24 Apr 2021: UPSC Exam Comprehensive News Analysis

CNA 24th April 2021:- Download PDF Here

TABLE OF CONTENTS

A. GS 1 Related
B. GS 2 Related
INTERNATIONAL RELATIONS
1. China’s national security office to open permanent base in HK
C. GS 3 Related
ECONOMY
1. RBI extends States’ Ways and Means credit to Sept.
D. GS 4 Related
E. Editorials
DISASTER MANAGEMENT
1. Infernal infernos
POLITY
1. Arise and rejuvenate the third layer of governance
F. Prelims Facts
1. Centre allots 5 kg of grains free to poor
2. NHRC assigns six studies on human rights issues
G. Tidbits
1. ‘RBI intent is key to curb further rupee weakness’
2. Emergency use nod for Virafin
3. Japan to host joint drill with U.S., France
H. UPSC Prelims Practice Questions
I. UPSC Mains Practice Questions

Category: POLITY

1. Arise and rejuvenate the third layer of governance

Context

  • The article discusses the need for strong local bodies for the good governance of the villages in India.

The journey of Panchayati raj

  • The origin of decentralised – local self-government under British Rule can be traced to the constitution of district road funds in 1854.
  • 1866 saw the Madras District Road Cess Act wherein Government was authorised to collect a road cess on land revenue. The aim of such a cess was to construct, repair and maintain district roads.
  • The British, in 1884, passed the Madras Local Boards Act for the seamless administration which heralded the three-tier local self-government.

Mahatma Gandhi

  • “The voice of the people is the voice of god; the voice of the Panchayat is the voice of the people,”- Mahatma Gandhi
  • He advocated Panchayati Raj, a decentralized form of Government where each village is responsible for its own affairs, as the foundation of India’s political system. His term for such a vision was “Gram Swaraj” or Village Self-governance.
  • According to Gandhi the vehicle that was most ideal to initiate both political and economic democracy at the grassroots level was the Panchayat Raj system.

73rd Amendment

  • It brought about a massive turning point in the Panchayati Raj.
    • It led to the formation of a three-tier Panchayati raj methodology of governance,
    • reservation for the downtrodden and women,
    • consistency in economic development,
    • local body elections once in five years,
    • The formation of the State Election Commission, Finance Commission, and the power to draft the rules and responsibilities of the Panchayat.

Issues and concerns

  • The decisions taken during a grama sabha meeting and the proposed solutions with a feasible deadline are not being executed.
  • In projects where people might face significant impact, their opinions were not considered.
    • Even if meetings were held they were marked by poor attendance.
    • The government has continued with the projects in spite of poor representation from the people.
  • Several projects are being implemented for the benefit of private and corporate entities as the focus of politicians is profit at the expense of people’s welfare.
  • Women do not find themselves in major administrative roles in the local bodies, though, on paper, women are shown to be a considerable force.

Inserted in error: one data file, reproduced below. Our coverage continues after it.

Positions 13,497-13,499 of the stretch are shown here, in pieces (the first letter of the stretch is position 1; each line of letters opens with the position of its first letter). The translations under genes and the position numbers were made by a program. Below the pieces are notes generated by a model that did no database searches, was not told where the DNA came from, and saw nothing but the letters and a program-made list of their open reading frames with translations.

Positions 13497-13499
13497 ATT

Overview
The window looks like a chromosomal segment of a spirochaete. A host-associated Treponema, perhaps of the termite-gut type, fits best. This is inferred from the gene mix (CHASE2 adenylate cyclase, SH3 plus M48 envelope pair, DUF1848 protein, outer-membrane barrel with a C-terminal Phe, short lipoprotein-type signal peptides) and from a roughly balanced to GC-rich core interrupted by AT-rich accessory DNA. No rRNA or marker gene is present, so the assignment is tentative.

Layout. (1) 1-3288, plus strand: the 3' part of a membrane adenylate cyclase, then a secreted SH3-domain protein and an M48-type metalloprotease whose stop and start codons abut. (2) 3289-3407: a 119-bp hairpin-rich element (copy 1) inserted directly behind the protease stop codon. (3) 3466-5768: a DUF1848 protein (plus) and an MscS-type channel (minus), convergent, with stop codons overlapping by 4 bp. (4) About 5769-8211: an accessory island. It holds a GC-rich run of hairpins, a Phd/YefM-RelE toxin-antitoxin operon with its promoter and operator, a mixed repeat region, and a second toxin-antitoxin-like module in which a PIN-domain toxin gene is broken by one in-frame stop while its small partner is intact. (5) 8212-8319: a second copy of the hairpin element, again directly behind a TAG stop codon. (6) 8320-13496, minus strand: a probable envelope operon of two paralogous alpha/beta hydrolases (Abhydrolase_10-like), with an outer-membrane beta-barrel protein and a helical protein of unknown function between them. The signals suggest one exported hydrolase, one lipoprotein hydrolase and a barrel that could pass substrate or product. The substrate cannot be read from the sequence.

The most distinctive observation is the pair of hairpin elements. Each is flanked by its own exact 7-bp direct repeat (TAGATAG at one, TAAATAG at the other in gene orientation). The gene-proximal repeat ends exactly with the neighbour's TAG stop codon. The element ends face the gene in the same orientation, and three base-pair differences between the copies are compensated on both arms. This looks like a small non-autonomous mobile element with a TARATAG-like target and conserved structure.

• If the state is headed by one Political Party and the Mayor is from another political party at the municipal level, it could result in an impasse, further deteriorating development.
  • The Constitution is clear in stating that local body elections must be conducted once in five years. But the ruling party keeps postponing the holding of local body elections, which is a breach of the Constitution.

Way forward

  • To ensure efficiency, we need to strengthen our grama sabhas, hold area sabhas in cities, form ward committees, hold online Panchayat meetings, ensure decent remuneration to Panchayat chiefs and councillors and also bestow the grama sabha with the power to revoke appointed members and representatives. These steps are what will ensure real growth in the State.

F. Prelims Facts

1. Centre allots 5 kg of grains free to poor

What’s in News?

The Union government announced that 5 kg of foodgrains would be provided to 80 crore beneficiaries under the Pradhan Mantri Garib Kalyan Anna Yojana (PMGKAY).

Details:

  • The foodgrains will be allocated free-of-cost @ 5 Kg per person per month to nearly 80 Crore beneficiaries covered under the National Food Security Act, 2013 (NFSA) over and above NFSA foodgrains.
  • It would be on the same pattern as the earlier PM-GKAY.

Pradhan Mantri Garib Kalyan Anna Yojana (PMGKAY):

  • PMGKAY is a food security welfare scheme announced in March 2020, during the COVID-19 pandemic.
  • It is operated by the Department of Food and Public Distribution under the Ministry of Consumer Affairs, Food and Public Distribution.
  • The scheme aims to feed the poorest citizens of India by providing grain through the Public Distribution System, to all the priority households (ration cardholders and those identified by the Antyodaya Anna Yojana scheme).

2. NHRC assigns six studies on human rights issues

What’s in News?

The National Human Rights Commission has commissioned six studies on human rights issues.

  • The issues include food security for the Scheduled Castes and Scheduled Tribes, the extent of cyber exploitation of children and the falling participation of women in the workforce.

National Human Rights Commission:

  • NHRC is a statutory body established in 1993 under the ‘Protection of Human Rights Act.’
  • The National Human Rights Commission (NHRC) is composed of a Chairperson and eight other members.

Read more on National Human Rights Commission.

G. Tidbits

1. ‘RBI intent is key to curb further rupee weakness’

Context:

Reserve Bank of India intends to prevent any further depreciation in the currency as the COVID-19 cases surge.

Background:

  • Rising cases have been one of the main factors behind the recent fall in the rupee, but the RBI’s decision to commit to large bond purchases has added to downside momentum.